David Twigg is an associate professor at Heriot-Watt University in Dubai, where he heads up the School of Management and Languages and teaches and researches in the field of innovation and technology management. The Briton, 53, has resided in the UAE since 2012 and lives between Abu Dhabi and Dubai with his wife.
How did your upbringing shape your attitude towards money?
aMy family never had money to waste, so I was taught to cherish what I had and to save for what I wanted. This attitude of saving rather than spending has meant that in my lifetime I’ve only had one loan, which was for a mortgage on a home. My wife and I spent the following five years focused on clearing this debt.
How much did you get paid for your first job?
My first job was delivering newspapers. Rain, snow or sunshine, I delivered about 35 newspapers for six days a week and was paid a meagre amount in retrospect. Although not of great monetary value, it provided me with a sense of responsibility and independence from my parents. Learning to manage my own finances at an early age has helped me throughout my life.
Are you a spender or saver?
I’m a saver by nature. I tend to spend on quality items that will last a lifetime. My interest in design means I’ve always waited to choose the right item, rather than buy on impulse.
What is your most cherished purchase?
Last year I was able to buy a piece of art, which my wife and I had wanted to buy 11 years ago but it had already been sold. By chance, I saw it in an auction catalogue in the UK and paid around Â£2,700 (Dh13,224) in total for it.
Have you ever had a month where you feared you could you not pay the bills?
I’ve always saved from my earnings, even when I was a child, so fortunately I’ve never been in this situation.
Where do you save?
As a saver, there aren’t many opportunities in the current market with low interest rates. Traditionally, I’ve used low-risk investments – I’d rather know what I have than risk losing it.
Do you prefer paying by credit card or in cash?
I like the convenience of using a credit card. I arrange with my bank to pay off the full amount each month so that I don’t worry about missing a payment. If I couldn’t guarantee full payment, I would probably revert to using cash.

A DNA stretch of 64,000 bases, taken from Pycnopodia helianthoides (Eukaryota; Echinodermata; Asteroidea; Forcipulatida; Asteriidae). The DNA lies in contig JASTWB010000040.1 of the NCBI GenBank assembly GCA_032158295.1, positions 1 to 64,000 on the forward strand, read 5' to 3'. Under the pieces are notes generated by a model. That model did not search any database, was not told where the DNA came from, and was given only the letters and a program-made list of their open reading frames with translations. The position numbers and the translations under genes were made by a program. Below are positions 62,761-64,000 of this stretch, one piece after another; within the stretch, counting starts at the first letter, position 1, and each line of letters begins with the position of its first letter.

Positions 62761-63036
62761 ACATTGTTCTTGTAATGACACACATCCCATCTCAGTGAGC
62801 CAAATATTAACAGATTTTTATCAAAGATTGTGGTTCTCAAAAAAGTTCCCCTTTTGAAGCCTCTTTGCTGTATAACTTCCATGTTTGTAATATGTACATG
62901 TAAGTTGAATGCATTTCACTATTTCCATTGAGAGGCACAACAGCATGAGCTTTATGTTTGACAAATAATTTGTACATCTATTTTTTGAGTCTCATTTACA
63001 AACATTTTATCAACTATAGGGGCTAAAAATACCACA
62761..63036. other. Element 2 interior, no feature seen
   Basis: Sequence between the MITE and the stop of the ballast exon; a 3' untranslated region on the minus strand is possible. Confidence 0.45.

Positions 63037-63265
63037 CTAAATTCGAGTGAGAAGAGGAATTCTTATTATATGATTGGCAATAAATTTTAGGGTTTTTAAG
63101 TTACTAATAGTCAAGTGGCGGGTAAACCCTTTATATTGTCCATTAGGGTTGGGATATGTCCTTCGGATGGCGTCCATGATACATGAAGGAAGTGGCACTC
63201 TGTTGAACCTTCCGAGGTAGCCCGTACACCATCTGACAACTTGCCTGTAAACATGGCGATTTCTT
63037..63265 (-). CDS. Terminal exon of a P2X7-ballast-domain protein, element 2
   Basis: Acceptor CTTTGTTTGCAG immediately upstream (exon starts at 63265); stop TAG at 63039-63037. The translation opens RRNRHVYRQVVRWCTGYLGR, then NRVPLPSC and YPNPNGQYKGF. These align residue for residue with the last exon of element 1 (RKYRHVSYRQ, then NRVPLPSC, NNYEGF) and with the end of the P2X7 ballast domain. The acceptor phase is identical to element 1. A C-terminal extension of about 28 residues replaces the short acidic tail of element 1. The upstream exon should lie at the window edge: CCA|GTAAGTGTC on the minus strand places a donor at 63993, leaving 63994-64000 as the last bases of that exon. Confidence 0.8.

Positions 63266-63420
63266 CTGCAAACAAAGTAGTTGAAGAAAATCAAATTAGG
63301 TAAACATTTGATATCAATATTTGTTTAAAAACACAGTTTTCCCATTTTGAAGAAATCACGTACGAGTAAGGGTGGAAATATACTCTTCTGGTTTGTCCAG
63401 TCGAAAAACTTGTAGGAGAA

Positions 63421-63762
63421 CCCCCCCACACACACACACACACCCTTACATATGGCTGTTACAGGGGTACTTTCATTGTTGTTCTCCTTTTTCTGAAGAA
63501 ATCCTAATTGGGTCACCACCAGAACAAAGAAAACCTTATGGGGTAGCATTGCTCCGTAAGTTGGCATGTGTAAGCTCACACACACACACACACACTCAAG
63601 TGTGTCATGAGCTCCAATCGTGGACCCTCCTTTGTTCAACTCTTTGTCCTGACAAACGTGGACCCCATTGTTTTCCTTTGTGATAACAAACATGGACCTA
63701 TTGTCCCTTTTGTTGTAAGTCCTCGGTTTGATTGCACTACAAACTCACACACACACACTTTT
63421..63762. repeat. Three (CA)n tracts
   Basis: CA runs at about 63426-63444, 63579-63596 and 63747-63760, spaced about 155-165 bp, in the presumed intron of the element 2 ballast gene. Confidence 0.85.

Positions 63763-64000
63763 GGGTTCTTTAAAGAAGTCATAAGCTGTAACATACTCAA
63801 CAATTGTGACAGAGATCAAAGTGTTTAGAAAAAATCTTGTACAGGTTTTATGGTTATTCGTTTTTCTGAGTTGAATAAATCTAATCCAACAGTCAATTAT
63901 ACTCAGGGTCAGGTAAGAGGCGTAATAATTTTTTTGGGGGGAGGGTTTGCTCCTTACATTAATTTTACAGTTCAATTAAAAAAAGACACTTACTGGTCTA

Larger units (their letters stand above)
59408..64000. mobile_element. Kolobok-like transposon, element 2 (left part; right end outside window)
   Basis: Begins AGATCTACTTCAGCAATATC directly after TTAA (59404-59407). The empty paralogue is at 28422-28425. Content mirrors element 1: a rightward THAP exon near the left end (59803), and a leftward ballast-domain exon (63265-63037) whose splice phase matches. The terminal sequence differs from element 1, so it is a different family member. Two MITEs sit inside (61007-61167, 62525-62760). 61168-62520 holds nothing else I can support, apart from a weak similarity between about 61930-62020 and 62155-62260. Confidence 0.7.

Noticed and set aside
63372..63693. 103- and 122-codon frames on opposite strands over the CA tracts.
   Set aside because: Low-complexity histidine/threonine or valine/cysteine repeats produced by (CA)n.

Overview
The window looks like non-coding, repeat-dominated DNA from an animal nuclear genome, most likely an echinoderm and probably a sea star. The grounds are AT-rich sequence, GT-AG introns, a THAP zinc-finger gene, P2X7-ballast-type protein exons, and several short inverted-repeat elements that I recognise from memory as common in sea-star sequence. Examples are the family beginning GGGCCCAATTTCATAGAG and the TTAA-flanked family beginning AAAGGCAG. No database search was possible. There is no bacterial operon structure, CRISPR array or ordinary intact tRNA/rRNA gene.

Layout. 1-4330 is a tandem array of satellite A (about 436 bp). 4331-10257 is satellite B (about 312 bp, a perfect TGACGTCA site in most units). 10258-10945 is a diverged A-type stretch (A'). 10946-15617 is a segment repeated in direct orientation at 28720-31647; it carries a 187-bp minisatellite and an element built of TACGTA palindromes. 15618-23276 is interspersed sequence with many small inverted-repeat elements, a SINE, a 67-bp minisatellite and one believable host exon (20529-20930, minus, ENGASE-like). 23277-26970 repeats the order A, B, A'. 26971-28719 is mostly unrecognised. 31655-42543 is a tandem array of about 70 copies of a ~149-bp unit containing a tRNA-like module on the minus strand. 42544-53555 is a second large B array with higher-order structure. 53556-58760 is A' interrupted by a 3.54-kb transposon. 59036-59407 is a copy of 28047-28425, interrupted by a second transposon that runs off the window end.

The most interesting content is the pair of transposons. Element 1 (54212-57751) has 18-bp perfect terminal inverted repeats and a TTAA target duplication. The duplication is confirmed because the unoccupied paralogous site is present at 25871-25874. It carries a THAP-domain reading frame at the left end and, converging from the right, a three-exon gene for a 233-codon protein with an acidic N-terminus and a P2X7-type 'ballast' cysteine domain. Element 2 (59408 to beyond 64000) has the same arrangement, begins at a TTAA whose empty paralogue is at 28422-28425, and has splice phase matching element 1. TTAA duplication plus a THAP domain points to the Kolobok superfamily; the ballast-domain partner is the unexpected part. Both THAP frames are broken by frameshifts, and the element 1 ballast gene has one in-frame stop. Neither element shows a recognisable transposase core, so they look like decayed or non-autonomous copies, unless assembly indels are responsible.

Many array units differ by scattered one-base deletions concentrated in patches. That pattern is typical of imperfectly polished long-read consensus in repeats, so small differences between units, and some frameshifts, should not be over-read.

What has been your best investment?
Definitely my education – perhaps unsurprising for someone who works in educating others. I didn’t know what I wanted to do at the age of 18 and within a year of studying at university, I discovered a passion for research. There is something very satisfying about seeing students develop their intellectual prowess and succeed in their careers.
What do you most regret spending money on?
I have a passion for coffee and design. Many years ago there was an award-winning coffee filter machine that I thought was perfectly designed. Unfortunately, despite its practical and elegant form, the coffee tasted awful. It was a lesson for me to test out a proposed purchase.
What financial advice would you offer your younger self?
No matter how much you’re earning, start saving a percentage of your salary. Know how much your outgoings amount to, set aside some for social activities, and see how much you can afford to save. If you plan this from the outset of your career, it will become routine.
If you won Dh1 million, what would you do with it?
First, I’d buy my wife a piece of jewellery, probably from the Danish design house Georg Jensen. Half of the remainder I’d put towards charitable causes I already contribute to, namely two medical charities and an education scholarship. The rest I’d save for the future.
What would you raid your savings account for?
If a member of my family fell critically ill or needed immediate help, I would see how I might help.
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